In these fun, fast-paced, hands-on events, Sprint authors Jake and JZ rapidly lead you through all five stages of the Design Sprint process. Drawing on their 10 years of experience at Google and running more than 150 sprints with companies like Slack, Nest, 23andMe, and Blue Bottle Coffee, Jake and JZ teach how and why the process works. You’ll experience a Design Sprint and build muscle memory for facilitating your own (whether it’s your first or 101st) and for incorporating these techniques into normal meetings. 
“Monday’s structured discussions create a path for the sprint week. In the morning, you’ll start at the end and agree to a long-term goal. Next, you’ll make a map of the challenge. In the afternoon, you’ll ask the experts at your company to share what they know. Finally, you’ll pick a target: an ambitious but manageable piece of the problem that you can solve in one week.”

Access to all the course videos, that not only describe the process in a great deal of detail, but also the mindset and very concrete tactics that you can put to work immediately. You also get access to all the bonus materials, including the Design Sprint cheatsheet, the preparation checklist, and facilitators toolkit, and lifetime access to the AJ&Smart Design Sprint community. As a student on the course you'll get lifetime access to all course improvements (we’re a big believer of continuous improvements, and you’ll get to benefit from this!)
Use the Tabata training method of product design. Tabata training is a workout method that focuses on 20 seconds of intense work followed by 10 seconds of rest. This is a great metaphor for sprint prototyping: It’s intense, and that means that rest is just as important as the creative bursts. Make a point of managing team energy by having intentional down days. With Swell, we made sure to keep our energy up by working in cafes, getting breather spaces when we needed to focus, and even hitting up museums or exercise classes to stay healthy and inspired.

Jonathan is the Co-Founder of AJ&Smart and is a Product Designer working between Berlin and San Francisco. His passion is helping companies work better together and empowering individuals to make real change in their organisation. He’s worked with everyone from General Electric, to LEGO, and Airbnb. Fun fact: Jonathan co-hosts a podcast with Jake Knapp, check it out here. 

Our facilitators took active part in the sprint. This might have seemed like a good idea, but since they were also facilitating, they were in a position of authority, and ended up influencing many decisions which should have been in the hands of the sprint team. Facilitators are people just like the rest of us — they can also get attached to their ideas, suffer from biases. So don’t get actively involved if you are facilitating a sprint — stay neutral.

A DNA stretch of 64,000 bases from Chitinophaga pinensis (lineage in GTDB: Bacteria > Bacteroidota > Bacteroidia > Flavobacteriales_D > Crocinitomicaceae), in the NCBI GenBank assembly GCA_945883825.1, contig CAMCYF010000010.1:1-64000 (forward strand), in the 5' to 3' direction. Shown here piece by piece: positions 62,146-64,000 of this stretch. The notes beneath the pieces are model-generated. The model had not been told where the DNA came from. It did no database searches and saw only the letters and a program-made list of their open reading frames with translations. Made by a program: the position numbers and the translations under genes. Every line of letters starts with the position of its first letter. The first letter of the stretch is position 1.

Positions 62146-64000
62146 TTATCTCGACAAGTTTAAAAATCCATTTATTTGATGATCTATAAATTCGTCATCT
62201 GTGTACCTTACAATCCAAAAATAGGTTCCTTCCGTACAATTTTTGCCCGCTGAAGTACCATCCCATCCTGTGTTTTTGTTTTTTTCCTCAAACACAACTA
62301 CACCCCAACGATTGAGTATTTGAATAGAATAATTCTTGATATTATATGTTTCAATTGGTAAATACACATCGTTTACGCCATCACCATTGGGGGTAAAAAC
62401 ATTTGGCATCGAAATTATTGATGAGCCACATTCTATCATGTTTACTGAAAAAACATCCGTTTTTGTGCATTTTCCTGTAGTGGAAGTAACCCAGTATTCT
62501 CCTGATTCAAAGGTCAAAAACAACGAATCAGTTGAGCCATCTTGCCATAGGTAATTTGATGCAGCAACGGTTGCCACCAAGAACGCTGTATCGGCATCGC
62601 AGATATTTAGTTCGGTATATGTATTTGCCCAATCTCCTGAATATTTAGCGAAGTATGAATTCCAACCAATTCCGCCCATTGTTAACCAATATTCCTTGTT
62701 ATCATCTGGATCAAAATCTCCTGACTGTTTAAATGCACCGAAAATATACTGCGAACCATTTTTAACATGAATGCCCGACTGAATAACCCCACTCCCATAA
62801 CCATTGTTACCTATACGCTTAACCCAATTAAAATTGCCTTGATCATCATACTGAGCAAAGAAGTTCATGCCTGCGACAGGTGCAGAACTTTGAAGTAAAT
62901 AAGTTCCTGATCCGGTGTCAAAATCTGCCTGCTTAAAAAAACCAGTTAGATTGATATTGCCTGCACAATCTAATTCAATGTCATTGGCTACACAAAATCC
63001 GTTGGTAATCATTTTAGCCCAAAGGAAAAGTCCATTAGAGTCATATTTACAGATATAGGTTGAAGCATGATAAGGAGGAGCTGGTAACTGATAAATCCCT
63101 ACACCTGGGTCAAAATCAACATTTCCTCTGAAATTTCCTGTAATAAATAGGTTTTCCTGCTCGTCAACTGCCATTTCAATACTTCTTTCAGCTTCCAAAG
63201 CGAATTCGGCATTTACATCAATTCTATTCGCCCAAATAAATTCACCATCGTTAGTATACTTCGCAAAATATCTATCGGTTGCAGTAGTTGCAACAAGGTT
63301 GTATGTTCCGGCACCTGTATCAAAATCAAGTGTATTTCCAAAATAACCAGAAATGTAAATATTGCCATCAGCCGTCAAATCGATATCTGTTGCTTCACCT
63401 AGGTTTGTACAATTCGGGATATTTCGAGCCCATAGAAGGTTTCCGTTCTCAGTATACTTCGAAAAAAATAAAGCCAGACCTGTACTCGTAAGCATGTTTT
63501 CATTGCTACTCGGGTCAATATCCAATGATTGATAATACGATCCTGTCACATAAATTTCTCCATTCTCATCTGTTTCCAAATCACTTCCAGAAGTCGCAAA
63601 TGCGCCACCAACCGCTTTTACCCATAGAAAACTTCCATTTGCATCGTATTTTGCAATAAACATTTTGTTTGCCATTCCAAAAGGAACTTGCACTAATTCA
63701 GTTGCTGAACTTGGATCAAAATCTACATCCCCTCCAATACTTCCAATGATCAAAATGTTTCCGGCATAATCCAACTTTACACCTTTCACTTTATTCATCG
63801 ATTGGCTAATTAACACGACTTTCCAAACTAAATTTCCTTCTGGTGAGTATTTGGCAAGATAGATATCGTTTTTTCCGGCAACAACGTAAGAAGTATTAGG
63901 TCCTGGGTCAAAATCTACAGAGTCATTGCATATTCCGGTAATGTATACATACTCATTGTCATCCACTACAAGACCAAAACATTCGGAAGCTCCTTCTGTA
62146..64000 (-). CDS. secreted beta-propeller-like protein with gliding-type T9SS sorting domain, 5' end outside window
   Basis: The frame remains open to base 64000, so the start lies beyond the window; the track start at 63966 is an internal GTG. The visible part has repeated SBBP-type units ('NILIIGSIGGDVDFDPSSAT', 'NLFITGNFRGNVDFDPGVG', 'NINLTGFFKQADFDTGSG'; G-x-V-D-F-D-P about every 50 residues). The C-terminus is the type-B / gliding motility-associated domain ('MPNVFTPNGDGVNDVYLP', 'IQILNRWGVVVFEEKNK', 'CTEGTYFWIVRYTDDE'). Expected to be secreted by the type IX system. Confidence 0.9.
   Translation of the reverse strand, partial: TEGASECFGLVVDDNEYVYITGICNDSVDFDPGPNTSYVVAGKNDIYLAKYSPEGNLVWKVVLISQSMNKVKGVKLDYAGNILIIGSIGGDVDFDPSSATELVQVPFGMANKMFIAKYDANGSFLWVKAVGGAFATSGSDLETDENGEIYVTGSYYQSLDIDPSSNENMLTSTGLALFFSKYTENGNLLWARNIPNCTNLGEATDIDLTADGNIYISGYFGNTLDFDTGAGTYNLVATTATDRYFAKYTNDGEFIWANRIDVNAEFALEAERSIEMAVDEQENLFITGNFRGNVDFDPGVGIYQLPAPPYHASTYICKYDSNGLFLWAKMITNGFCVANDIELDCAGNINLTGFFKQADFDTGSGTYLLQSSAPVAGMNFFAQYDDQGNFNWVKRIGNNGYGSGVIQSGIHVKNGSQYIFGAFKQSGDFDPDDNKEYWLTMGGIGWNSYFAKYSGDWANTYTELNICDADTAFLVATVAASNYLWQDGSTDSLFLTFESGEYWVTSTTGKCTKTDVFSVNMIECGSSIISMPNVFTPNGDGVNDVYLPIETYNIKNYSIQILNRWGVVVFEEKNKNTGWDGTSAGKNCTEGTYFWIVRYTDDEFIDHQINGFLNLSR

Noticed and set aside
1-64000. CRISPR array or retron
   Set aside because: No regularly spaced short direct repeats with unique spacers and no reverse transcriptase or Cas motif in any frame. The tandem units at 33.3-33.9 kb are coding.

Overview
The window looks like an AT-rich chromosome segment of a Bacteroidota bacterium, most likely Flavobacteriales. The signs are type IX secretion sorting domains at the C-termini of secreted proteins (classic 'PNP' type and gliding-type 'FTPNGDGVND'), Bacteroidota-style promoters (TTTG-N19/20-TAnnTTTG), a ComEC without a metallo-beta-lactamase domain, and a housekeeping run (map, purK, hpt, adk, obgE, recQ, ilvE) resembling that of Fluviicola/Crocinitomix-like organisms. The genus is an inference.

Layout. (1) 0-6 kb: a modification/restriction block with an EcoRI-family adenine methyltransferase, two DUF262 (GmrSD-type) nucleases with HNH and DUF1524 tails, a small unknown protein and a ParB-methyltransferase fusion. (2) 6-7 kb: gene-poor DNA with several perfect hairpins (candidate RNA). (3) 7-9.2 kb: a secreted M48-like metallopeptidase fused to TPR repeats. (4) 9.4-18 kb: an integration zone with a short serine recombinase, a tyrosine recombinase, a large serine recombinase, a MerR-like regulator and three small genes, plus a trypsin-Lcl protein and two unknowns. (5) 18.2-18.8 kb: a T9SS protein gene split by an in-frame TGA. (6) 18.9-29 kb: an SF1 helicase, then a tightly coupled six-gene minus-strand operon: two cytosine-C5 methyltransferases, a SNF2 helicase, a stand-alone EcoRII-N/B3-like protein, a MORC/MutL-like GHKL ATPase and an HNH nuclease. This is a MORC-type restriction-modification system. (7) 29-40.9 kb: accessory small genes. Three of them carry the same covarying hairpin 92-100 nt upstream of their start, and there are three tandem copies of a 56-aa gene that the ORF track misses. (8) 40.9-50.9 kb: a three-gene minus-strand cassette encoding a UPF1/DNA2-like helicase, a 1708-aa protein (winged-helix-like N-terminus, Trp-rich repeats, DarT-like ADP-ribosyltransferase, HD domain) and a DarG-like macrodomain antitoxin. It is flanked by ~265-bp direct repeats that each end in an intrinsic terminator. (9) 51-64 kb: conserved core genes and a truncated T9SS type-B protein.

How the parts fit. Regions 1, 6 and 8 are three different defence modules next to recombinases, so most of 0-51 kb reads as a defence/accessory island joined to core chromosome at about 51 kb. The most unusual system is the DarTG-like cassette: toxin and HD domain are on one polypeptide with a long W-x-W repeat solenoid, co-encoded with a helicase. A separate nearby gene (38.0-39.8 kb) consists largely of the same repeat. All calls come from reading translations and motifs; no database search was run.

Sharing his perspective on the course, Tanut says, “I have always believed that the best way to learn is to learn with a group of people, because it helps to share and leverage each other’s ideas. Through interactions with instructors and course participants, this online design thinking course truly helped me understand real problems, brainstorm and ideate, and overcome traditional boundaries. The modules and assignments helped me to see things differently.”

The product person: Maybe you're in a startup without all those defined roles and you wear a lot of hats. Maybe you're in a large enterprise organization that has each one defined to the nth degree. Maybe you are a product design freelancer. You might work in an agency as a consultant. You probably have read a blog post about this process. Maybe you even tried one yourself. You're very likely wondering how your unique needs will work with Design Sprints and are seeking more information than you can find in a few blog posts. If any of these descriptions sound familiar then this book was intended for you.
Are you looking for a way to introduce your team or organization to design thinking or this approach of a design sprint? Contact Darin at [email protected] for a design sprint training workshop to help your team gain awareness and hands on experience with this powerful approach to solve customer problems and design new products, services, and programs. We can also refer you to others who can help you with either learning for the first time or conducting your own design sprint. 
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